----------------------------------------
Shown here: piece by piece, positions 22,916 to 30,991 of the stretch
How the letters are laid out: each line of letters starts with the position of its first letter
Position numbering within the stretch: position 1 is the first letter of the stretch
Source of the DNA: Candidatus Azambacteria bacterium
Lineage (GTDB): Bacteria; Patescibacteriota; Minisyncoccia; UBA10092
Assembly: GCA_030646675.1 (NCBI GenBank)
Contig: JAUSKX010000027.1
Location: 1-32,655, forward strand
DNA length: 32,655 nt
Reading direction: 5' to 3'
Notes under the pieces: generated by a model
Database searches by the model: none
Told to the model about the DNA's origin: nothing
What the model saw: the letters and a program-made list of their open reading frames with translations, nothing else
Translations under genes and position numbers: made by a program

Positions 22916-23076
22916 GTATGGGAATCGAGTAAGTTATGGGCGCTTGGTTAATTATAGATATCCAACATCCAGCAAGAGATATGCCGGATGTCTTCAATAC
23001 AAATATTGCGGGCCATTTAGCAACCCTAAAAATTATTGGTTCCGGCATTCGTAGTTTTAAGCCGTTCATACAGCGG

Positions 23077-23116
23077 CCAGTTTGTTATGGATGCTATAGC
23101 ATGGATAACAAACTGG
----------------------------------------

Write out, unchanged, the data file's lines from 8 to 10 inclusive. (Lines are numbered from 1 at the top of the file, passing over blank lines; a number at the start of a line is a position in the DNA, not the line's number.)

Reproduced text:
Location: 1-32,655, forward strand
DNA length: 32,655 nt
Reading direction: 5' to 3'